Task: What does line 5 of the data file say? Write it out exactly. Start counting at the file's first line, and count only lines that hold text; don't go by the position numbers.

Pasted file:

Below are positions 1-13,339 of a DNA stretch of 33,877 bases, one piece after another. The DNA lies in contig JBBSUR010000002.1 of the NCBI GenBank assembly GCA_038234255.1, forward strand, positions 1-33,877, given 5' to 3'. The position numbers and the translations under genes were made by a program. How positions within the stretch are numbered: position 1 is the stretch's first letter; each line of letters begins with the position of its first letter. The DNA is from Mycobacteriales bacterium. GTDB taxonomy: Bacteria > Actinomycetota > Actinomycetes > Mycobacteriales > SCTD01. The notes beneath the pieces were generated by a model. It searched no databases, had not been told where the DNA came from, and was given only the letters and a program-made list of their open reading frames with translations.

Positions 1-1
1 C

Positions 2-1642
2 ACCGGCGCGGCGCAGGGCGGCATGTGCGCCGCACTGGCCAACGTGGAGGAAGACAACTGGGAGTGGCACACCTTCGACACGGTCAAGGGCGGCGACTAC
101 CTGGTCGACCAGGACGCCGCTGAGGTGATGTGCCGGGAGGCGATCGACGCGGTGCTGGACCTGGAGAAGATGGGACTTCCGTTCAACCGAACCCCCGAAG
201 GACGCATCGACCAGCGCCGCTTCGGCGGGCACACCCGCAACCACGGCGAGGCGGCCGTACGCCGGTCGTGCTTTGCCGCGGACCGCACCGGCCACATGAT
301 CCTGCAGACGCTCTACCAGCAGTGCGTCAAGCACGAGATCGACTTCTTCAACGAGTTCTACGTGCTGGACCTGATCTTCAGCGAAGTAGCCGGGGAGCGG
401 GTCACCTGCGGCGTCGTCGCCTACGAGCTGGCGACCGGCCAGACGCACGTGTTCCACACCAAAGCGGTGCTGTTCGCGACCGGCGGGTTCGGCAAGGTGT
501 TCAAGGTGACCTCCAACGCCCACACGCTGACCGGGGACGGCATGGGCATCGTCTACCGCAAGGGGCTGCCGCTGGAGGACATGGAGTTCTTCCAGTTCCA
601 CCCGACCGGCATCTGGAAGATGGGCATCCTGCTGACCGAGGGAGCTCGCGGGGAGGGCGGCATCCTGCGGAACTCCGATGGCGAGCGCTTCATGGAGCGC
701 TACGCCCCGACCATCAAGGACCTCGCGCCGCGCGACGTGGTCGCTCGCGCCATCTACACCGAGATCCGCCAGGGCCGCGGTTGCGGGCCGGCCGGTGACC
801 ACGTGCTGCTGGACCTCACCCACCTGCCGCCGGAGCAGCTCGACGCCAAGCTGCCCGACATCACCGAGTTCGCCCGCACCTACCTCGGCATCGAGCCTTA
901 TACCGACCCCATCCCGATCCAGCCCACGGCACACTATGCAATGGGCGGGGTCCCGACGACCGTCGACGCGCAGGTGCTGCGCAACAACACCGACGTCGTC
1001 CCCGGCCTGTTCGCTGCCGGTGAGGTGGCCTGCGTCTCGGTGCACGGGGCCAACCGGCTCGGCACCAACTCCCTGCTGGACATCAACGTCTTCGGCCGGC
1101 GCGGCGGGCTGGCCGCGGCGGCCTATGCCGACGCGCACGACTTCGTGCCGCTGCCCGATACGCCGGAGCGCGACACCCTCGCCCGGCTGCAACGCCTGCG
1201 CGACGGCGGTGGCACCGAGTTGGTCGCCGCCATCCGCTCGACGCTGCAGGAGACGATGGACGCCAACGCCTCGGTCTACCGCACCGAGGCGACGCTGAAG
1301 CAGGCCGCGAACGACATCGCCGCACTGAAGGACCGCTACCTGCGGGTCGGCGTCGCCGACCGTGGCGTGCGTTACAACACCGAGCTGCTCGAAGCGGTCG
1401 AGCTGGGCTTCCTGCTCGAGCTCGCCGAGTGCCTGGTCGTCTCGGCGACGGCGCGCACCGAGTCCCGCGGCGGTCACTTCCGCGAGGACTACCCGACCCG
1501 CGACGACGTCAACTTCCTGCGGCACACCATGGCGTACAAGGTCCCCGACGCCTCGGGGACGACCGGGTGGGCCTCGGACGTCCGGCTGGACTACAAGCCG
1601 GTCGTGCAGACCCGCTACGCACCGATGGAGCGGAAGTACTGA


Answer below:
2 ACCGGCGCGGCGCAGGGCGGCATGTGCGCCGCACTGGCCAACGTGGAGGAAGACAACTGGGAGTGGCACACCTTCGACACGGTCAAGGGCGGCGACTAC